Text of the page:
But our goal is to help more people to ride bicycles for transportation more often, and we struggle with how to achieve that goal in a metro region where there is no culture of transportation cycling and few people who are willing to be "road warriors" and claim their fair share of the road in a sometimes hostile environment.

We endorse the "four E's" of bicycling advocacy: education, encouragement, enforcement, and engineering. While we recognize that engineering alone will not empower more people to ride each day, we think it is legitimate to have a transitional strategy that focuses in part on developing facilities that are effective in motivating more people to ride for daily transportation. Along with vigorous cyclist and motorist education, community encouragement programs, and enforcement of cycling rights and responsibilities, we believe the addition of these bike facilities will start to change the culture and make cycling more appealing for everyone.

I also think that our strategy should be directed at people of various abilities. There are a lot of people (children, the elderly, the out-of-shape, etc.) who will never ride on busy
streets. But it's good for them and good for the community if we can get them out of their cars and onto a bike for local transportation needs, even if they only feel comfortable on a bike lane or separate path.

So I would advocate a hybrid strategy one that engineers separate facilities where necessary AND ALSO promotes education, encouragement, and enforcement.

Fred Oswald:
Re: Facilitating a transition

Thank you for your interest. I had anticipated that you would take a long-term view.

Rather than focusing only on engineering as so many "bicycle advocates" do (and often bad engineering to boot), I am glad to see the other E's, especially education.

Teaching adults that they [benefit by] cycling education is a very hard sell. Most think they learned it all in their youth. Yet the authority figures who were our teachers were not qualified. They gave well-meaning advice that sounds good. But much of the advice is wrongsome dangerously wrong.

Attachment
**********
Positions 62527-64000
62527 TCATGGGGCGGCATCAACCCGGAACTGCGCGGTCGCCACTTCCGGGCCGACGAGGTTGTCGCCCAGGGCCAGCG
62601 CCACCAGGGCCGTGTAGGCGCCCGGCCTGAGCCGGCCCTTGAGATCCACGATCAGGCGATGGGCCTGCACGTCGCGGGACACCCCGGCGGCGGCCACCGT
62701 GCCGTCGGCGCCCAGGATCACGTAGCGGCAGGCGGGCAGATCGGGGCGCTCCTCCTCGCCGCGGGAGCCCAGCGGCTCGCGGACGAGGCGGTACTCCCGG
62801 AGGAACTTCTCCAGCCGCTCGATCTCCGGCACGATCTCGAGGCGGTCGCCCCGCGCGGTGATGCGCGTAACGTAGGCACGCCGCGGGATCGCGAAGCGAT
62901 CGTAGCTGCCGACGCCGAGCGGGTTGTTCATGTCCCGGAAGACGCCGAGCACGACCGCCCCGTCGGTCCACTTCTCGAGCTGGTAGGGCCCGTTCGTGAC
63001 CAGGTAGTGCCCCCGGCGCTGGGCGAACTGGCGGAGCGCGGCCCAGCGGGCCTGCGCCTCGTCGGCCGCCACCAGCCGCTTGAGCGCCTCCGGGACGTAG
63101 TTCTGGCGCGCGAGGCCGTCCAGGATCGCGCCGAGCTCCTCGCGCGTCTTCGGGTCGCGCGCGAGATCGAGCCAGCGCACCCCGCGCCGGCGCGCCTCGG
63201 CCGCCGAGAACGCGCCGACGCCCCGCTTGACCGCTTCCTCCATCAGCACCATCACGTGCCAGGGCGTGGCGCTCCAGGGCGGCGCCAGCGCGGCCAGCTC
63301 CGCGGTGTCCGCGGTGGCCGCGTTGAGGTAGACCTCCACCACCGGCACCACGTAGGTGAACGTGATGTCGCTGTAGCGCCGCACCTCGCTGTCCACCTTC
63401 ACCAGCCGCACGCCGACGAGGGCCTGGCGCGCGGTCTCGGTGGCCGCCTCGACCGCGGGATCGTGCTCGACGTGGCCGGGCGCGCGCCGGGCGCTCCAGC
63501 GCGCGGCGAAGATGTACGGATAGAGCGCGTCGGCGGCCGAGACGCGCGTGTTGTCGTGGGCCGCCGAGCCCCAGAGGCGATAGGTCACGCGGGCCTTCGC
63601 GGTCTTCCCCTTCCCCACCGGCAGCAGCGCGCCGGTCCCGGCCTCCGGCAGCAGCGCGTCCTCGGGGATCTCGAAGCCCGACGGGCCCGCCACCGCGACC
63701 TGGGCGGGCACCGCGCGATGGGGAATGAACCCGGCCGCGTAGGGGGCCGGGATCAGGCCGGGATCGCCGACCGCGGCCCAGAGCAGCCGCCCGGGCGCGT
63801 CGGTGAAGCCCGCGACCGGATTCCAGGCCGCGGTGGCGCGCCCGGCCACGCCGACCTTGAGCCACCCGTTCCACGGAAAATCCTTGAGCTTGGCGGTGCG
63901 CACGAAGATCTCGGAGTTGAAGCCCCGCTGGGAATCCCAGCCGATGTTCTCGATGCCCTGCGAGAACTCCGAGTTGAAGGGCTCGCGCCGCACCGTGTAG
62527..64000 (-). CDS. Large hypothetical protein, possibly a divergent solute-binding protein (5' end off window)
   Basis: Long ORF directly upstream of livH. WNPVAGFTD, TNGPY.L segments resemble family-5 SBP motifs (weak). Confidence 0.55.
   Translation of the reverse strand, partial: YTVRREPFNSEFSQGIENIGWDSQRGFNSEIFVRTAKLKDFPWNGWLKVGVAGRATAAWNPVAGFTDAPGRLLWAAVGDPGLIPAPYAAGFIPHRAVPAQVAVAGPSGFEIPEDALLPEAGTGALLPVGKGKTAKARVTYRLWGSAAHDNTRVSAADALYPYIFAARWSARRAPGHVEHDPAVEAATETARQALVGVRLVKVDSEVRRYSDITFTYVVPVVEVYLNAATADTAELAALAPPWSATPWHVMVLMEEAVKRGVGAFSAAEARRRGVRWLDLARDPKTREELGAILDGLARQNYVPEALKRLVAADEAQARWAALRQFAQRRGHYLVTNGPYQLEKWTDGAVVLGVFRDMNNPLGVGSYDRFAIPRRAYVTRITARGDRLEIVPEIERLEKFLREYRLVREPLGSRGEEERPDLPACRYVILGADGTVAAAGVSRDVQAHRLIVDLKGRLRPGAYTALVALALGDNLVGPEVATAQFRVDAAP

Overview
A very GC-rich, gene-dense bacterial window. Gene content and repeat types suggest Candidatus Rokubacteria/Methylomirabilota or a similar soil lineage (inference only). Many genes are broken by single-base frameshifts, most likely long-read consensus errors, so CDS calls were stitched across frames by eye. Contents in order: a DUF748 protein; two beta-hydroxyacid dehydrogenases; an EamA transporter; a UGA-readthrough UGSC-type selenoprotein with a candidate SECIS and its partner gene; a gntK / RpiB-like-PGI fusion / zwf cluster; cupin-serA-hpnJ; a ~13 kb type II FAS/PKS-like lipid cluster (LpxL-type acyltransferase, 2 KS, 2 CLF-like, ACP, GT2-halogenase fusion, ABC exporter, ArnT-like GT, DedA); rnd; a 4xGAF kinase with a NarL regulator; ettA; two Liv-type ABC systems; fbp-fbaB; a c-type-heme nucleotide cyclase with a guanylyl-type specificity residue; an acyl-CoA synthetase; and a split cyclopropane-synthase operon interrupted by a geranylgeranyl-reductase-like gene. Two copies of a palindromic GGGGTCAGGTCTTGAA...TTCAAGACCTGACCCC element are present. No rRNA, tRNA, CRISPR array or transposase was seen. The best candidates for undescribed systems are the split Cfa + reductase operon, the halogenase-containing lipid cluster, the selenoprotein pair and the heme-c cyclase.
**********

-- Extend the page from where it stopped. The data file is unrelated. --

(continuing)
I had this problem myself. When I started riding to work about 15 years ago, I rode on sidewalks, rather than busy streets. But this led to conflicts and some near misses.

I quickly realized that every intersection and even every driveway was a potential collision site. Gradually, I learned that the road was safer, especially once I learned not to "hug the curb". I had a few tips from a more experienced friend, but mostly I learned the hard way, by making lots of mistakes.

I see you have a link to John Forester's Web site at the top of the page. Forester is the foremost expert on cycling but his confrontational tone is intimidating to novices. I first heard of Forester and his book Effective Cycling only after I had already learned how to ride correctly. The book explained the why behind what I had learned in terms of
traffic theory. Later, I took an Effective Cycling class (now called BikeEd) and eventually became an instructor.

EcoCity can provide a real service by publishing a series of articles to combat the "cycle of ignorance" in which untrained parents, teachers and police pass misinformation to children. I am willing to help and have already written many educational articles that are available on various Web sites.

, League Cycling Instructor #947

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3500 Lorain Avenue, Suite 301, Cleveland OH 44113
Cuyahoga Bioregion
(216) 961-5020
Copyright 2002-2003

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Links for cyclists' rights
Fred Oswald's cycling advocacy information
Or, Oswald's Web site
Reforming the League of American Bicyclists
John Forester on effective cycling

Other bike advocacy links
Ohio Bicycle Federation
To learn more about current
best practices in urban bike lane design



For several generations, we have had "bicycle safety" taught by people who do not know the proper methods of operation and who think the primary duty of someone on a bicycle is staying out of the way of cars. Ironically, "bicycle advocates" are helping to get bicycles out of the way so motorists can drive faster.